Surviving Violence and Trauma
Symptoms, Treatment Options, and Resources
The World Health Organization defines violence as “The intentional use of physical force or power, threatened or actual, against oneself, another person, or against a group or community, that either results in or has a high likelihood of resulting in injury, death, psychological harm, mal-development or deprivation”. This definition demonstrates the broad nature of violence and the many ways it occurs. One-in-three women worldwide will experience physical and/or sexual violence in their lifetime. Men can also be the target of violence, making up 60% of reported incidents of physical violence in the workplace. Additionally, Indigenous people are twice more likely to experience violence than are non-Indigenous people. Various symptoms are common for survivors of violence, such as feeling helpless, out of control, depressed, ashamed, anxious, frightened, disorganized, and have suicide ideation. Those who have experienced violence may develop posttraumatic stress disorder (PTSD). PTSD symptoms may include distressing dreams, negative mood, and social withdrawal. On behalf of the Edmonton Police Service, a research-informed guide was created on the topic of violence and trauma. The purpose of this guide is to help inform survivors – strong individuals who are fighting through hardship – of the different ways such experiences can affect psychological health, and the different treatment options available. This includes discussing evidence-based psychotherapies recommended by the American Psychological Association, such as Cognitive-Behavioural Therapy, Cognitive-Processing Therapy, and Prolonged Exposure Therapy.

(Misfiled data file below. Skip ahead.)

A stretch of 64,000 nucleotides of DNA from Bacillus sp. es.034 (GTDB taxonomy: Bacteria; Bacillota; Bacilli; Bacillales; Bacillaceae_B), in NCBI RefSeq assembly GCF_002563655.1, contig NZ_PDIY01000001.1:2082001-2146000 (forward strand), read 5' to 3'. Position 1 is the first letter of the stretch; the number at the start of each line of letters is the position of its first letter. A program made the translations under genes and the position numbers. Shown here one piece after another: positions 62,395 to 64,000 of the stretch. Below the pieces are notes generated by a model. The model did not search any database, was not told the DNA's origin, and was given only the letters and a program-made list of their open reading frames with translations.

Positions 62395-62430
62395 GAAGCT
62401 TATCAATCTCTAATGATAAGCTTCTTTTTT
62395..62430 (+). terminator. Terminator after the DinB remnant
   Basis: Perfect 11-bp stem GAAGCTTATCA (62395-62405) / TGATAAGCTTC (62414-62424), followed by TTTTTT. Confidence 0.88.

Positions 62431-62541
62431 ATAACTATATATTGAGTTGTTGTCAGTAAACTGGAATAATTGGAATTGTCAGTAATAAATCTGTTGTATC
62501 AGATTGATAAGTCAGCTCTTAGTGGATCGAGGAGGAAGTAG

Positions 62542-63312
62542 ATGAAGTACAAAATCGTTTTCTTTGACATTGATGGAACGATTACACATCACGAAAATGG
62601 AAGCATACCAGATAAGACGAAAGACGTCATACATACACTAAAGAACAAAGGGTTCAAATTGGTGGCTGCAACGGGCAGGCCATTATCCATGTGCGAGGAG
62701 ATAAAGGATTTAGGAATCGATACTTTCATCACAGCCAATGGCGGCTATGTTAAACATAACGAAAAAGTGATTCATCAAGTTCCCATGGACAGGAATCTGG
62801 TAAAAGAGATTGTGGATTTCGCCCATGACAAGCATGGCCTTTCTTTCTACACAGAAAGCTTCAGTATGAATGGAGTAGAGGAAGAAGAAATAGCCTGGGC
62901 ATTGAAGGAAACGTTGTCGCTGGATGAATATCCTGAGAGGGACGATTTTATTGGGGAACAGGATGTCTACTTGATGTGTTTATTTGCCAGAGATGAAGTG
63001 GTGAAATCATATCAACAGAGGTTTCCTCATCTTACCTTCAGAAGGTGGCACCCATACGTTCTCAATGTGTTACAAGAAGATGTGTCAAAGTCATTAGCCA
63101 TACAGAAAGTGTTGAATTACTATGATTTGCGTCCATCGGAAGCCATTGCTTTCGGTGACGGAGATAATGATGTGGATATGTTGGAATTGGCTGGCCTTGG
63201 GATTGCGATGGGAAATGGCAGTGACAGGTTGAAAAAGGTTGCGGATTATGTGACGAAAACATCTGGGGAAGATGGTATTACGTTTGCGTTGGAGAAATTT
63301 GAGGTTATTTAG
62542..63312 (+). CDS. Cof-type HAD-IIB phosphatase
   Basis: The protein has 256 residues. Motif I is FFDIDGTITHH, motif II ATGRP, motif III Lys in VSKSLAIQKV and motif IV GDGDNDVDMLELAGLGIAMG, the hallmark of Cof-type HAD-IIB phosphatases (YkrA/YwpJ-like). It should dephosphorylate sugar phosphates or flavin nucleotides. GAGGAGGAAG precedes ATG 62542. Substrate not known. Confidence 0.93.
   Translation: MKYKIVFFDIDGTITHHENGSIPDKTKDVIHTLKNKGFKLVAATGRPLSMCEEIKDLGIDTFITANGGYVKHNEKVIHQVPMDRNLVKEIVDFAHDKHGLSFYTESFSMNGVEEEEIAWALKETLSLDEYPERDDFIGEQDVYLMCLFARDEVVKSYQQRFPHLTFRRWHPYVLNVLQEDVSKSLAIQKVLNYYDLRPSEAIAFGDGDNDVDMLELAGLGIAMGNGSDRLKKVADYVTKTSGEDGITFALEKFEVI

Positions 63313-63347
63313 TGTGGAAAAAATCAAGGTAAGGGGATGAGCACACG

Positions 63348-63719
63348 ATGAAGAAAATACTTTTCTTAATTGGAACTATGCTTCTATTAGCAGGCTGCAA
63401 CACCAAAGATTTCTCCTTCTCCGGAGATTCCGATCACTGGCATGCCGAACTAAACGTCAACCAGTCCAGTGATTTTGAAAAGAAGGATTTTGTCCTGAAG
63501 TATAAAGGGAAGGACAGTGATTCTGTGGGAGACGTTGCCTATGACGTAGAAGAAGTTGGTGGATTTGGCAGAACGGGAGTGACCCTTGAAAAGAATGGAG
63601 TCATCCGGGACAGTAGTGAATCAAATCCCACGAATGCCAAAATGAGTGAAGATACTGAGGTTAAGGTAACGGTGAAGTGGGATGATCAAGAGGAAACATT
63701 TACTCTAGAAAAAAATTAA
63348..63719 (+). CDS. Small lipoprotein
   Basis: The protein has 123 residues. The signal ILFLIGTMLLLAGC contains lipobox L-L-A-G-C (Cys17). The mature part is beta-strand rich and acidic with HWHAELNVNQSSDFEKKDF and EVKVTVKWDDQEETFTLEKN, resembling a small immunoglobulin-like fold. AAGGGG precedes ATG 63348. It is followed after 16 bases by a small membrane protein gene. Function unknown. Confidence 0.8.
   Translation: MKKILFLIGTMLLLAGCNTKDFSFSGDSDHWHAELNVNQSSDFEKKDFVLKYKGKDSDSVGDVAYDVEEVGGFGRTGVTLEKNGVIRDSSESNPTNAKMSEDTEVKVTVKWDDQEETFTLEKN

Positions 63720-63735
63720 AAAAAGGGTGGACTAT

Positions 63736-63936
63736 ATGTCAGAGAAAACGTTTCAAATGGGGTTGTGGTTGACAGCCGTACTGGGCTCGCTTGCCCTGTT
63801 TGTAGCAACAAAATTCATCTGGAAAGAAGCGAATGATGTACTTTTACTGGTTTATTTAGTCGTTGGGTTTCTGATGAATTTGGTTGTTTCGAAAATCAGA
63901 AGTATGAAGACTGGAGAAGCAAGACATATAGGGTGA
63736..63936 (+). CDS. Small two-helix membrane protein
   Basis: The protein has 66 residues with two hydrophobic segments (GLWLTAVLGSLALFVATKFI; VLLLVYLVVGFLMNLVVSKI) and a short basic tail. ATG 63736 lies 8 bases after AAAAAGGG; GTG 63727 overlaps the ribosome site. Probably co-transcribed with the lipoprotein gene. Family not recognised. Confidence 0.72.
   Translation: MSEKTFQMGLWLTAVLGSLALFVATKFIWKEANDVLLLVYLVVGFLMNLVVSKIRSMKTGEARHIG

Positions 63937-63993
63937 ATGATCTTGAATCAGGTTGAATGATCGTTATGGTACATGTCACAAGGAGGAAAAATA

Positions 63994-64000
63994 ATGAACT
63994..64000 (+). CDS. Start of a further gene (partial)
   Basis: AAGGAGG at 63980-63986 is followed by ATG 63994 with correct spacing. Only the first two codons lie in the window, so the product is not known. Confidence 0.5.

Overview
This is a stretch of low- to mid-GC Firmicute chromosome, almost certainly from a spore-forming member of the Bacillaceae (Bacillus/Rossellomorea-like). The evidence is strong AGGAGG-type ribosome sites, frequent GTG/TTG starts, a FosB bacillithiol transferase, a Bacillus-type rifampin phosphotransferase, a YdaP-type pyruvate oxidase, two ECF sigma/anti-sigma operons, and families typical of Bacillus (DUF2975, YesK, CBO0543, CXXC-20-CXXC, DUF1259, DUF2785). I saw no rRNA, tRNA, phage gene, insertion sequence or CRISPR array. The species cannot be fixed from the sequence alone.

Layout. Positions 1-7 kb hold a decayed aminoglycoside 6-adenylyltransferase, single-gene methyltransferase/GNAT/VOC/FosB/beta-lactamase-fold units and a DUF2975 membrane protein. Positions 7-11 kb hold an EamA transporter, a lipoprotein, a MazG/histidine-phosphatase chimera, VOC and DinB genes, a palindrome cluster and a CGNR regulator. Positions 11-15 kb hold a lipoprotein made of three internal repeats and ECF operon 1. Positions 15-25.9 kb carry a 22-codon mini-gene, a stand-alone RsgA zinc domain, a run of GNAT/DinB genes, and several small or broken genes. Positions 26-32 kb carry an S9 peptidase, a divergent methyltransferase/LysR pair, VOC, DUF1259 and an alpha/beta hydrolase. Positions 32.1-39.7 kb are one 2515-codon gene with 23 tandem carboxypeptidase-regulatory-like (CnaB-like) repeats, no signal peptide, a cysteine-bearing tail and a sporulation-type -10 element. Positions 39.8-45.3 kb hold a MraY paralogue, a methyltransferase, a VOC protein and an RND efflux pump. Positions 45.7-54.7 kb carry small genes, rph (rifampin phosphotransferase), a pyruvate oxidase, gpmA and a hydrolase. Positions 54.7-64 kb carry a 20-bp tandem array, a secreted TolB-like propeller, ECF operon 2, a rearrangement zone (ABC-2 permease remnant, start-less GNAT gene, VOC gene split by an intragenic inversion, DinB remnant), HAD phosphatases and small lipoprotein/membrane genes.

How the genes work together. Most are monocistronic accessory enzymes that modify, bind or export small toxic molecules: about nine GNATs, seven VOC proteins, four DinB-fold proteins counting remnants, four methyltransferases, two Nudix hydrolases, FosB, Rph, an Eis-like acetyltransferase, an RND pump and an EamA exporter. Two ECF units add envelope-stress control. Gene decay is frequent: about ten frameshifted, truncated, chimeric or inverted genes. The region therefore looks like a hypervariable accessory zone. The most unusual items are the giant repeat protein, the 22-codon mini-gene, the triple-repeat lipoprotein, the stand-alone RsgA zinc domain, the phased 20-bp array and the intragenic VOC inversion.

Discipline: Psychology (Honours)
Faculty Mentor: Dr. Andrew Howell